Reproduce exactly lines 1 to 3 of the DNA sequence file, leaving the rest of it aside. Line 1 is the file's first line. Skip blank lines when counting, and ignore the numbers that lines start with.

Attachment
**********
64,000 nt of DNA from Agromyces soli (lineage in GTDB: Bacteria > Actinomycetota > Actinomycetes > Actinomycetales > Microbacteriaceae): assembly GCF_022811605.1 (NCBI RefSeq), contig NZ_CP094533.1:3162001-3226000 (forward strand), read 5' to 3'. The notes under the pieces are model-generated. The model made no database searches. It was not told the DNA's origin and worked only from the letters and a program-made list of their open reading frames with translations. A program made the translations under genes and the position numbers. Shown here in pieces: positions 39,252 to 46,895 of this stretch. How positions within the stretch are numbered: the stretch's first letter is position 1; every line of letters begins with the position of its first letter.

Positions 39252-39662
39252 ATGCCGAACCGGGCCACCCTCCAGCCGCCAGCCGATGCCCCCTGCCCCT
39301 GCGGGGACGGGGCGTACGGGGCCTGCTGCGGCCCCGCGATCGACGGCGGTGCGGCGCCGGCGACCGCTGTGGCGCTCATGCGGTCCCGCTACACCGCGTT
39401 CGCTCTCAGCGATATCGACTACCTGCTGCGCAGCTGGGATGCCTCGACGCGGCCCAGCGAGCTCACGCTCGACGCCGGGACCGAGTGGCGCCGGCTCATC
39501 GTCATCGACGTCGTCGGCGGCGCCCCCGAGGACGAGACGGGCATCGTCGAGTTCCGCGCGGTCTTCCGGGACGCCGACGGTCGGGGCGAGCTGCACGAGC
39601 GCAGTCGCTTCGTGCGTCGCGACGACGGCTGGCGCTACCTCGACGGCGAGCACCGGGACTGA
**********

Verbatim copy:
64,000 nt of DNA from Agromyces soli (lineage in GTDB: Bacteria > Actinomycetota > Actinomycetes > Actinomycetales > Microbacteriaceae): assembly GCF_022811605.1 (NCBI RefSeq), contig NZ_CP094533.1:3162001-3226000 (forward strand), read 5' to 3'. The notes under the pieces are model-generated. The model made no database searches. It was not told the DNA's origin and worked only from the letters and a program-made list of their open reading frames with translations. A program made the translations under genes and the position numbers. Shown here in pieces: positions 39,252 to 46,895 of this stretch. How positions within the stretch are numbered: the stretch's first letter is position 1; every line of letters begins with the position of its first letter.

Positions 39252-39662
39252 ATGCCGAACCGGGCCACCCTCCAGCCGCCAGCCGATGCCCCCTGCCCCT